The teasing game has begun for Nissan's Leaf crossover.
Nissan has had a relatively good history when it comes to concepts, producing a number of cars for the real world that actually deviated very little from the zany designs of the concepts on which they were based. One such example is the wacky Nissan Juke, but more normal-looking cars like the Nissan Leaf haven't been far off the original design either. And who could forget the concept of the R35 Nissan GT-R, which saw many of its design cues carried over to the production model? Well, Nissan is keeping to that sort of strategy, and the upcoming Ariya electric SUV is evidence thereof.
In a lone teaser, we've been given our first look at the production Ariya, and from the shadowy image, it would appear to stay true to the concept.
The above photos show both the teaser image and those of the concept car set to rival the Tesla Model Y, depicting LED lighting shaped remarkably similar to the concept car. Still, there are some notable changes. We can see that the headlights will be bolder and less uniform than those on the original concept and the LED running lights that extend into the grille appear to have gained some girth too. There's also the addition of a shark-fin aerial on the roof, but it seems that the concept's spoiler will carry over. When the Ariya was first unveiled, the concept already looked production-ready, making use of traditional mirrors instead of cameras and other sorts of design elements that wouldn't reach the production car.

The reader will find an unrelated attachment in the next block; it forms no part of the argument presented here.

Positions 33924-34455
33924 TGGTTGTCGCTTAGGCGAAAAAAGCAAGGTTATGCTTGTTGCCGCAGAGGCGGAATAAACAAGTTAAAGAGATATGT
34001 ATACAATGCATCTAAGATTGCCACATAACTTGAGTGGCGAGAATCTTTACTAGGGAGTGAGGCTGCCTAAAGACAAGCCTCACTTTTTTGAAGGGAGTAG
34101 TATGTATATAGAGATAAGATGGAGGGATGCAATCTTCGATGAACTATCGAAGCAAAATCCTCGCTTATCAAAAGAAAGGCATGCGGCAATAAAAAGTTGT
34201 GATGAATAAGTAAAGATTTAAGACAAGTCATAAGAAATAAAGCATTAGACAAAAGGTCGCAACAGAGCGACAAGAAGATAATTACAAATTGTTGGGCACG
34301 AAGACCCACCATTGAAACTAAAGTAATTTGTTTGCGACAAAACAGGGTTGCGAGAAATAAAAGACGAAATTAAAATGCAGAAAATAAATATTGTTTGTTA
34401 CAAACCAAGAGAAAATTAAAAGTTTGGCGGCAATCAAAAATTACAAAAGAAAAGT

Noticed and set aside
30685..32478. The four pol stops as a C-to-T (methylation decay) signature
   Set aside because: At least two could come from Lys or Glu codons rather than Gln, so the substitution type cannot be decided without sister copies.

As for what will power the Ariya, it's expected to make use of Nissan's new e-4ORCE all-wheel control system with multiple electric motors. Riding on a new platform that will likely underpin the next-generation Nissan Leaf, the Ariya is expected to near 300 miles of electric range - outpacing the Leaf's current 226-mile EPA rating.
While the exterior remains quite true to the concept, in both the teaser and recent patent filings, we expect the interior to be far more traditional than the concept car's digital interface. Still, elements like the floating dash and twin infotainment/driver instrumentation displays are likely to remain.